I paid a $224 ticket to Chilton County. After all, I was doing 83 on a 70. I didn’t have any ground to contest the ticket. I was guilty of speeding. Yet, I debated until the last minute whether to go to court or not. I did want to tell the judge that charging someone for speeding less than 15 miles over the limit such amount is a total rip-off: it is, because in Chilton County for speeding 25 mph over the limit the ticket is only 20 bucks more ($244), and 10 more ($234) if you’re driving the wrong way. C’mon!

I didn’t know Julio before this morning. I went to the Montgomery federal courthouse in support of someone I was told was an ACIJ leader in the Dothan community.
On Nov. 15, Julio made a mistake. To celebrate the end of school—he had just gotten an accounting degree online—he had a beer or two. As someone who is not accustomed to drinking, he tested positive. Julio is 26, works two jobs—he waits tables and singlehandedly cleans a movie theatre—, and volunteers with a variety of community-based organizations. Based on the many people that have testified in front of the judge today, he’s definitely a role model for the youngest, an inspiration for the DREAMers in Dothan. Someone who is not afraid to speak up; someone who has empowered younger kids.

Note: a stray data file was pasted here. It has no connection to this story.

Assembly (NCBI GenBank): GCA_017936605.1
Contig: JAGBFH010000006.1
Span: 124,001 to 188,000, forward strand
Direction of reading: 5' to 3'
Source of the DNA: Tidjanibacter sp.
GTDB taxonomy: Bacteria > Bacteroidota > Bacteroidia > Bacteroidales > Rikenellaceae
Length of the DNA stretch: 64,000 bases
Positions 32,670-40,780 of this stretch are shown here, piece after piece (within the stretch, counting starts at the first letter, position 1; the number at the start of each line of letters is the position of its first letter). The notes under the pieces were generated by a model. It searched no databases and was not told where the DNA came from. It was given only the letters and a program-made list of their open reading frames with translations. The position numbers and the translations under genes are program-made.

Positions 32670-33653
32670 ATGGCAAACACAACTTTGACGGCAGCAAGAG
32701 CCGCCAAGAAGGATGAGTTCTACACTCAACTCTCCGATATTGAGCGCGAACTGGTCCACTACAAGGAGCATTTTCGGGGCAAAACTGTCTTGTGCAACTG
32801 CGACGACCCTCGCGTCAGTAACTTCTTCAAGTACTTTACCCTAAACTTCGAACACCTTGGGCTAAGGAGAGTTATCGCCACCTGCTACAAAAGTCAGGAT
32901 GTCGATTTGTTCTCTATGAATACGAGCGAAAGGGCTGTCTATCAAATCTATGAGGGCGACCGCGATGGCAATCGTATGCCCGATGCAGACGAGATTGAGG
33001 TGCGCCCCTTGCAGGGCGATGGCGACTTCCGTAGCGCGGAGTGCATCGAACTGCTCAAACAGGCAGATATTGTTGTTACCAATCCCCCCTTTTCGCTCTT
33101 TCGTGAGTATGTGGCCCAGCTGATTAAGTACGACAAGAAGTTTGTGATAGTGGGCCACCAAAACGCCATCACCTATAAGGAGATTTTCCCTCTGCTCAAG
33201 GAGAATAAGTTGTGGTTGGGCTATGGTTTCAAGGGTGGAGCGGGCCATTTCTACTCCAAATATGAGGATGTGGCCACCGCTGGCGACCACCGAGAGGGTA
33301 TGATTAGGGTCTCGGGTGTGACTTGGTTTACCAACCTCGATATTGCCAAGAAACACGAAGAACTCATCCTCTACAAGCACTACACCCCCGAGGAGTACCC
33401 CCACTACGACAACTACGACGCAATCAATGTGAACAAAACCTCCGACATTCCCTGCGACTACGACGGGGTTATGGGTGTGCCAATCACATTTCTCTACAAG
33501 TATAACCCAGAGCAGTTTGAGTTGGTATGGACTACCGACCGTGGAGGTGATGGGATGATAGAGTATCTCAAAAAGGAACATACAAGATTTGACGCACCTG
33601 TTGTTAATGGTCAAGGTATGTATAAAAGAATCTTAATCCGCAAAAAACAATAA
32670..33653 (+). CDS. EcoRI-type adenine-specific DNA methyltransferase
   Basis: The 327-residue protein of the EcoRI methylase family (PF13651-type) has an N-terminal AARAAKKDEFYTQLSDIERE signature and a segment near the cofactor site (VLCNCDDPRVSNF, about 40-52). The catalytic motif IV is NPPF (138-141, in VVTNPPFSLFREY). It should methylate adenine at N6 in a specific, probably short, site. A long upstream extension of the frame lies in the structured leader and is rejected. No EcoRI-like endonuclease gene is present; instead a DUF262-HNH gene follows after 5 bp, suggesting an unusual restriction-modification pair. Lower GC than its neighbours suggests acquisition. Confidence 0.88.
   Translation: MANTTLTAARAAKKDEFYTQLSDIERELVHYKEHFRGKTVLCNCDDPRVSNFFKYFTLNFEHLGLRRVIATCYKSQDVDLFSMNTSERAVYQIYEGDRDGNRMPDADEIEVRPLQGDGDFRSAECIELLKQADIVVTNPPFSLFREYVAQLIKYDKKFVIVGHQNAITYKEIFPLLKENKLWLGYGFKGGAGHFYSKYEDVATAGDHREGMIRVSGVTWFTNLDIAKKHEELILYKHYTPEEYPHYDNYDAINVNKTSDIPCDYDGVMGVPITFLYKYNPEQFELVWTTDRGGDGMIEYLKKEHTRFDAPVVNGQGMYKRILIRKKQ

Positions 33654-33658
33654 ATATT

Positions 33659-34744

ACIJ executive director Ingrid Chapman put it best in her testimony: If we keep Julio in jail, someone who is a much needed interpreter for the Guatemalans who often don’t speak Spanish but only their indigenous languages, someone who teaches Spanish and about life in Guatemala to underprivileged Black kids, someone who has been an important liaison, pivotal for starting a dialogue among Latin@, African American and White churches, lastly, someone who does not routinely drink, but is a responsible, trustworthy member of the community who is here to work and provide for his family back home, “if we put in jail someone like him, what kind of message are we sending back to the Dothan community?”
Julio’s story is not exceptional. It is an immigrant’s story. It is an American story.
Judge Moorer didn’t rule on the case today. He had to decide whether Julio poses a threat to the community and is at risk of flight before his trial. After thanking the numerous witnesses and supporters in attendance, the judge uncommonly said that he needed more time. He needed to review similar cases brought up by both the defense attorney (Nicole Ramos) and the U.S. attorney office (Todd Brown).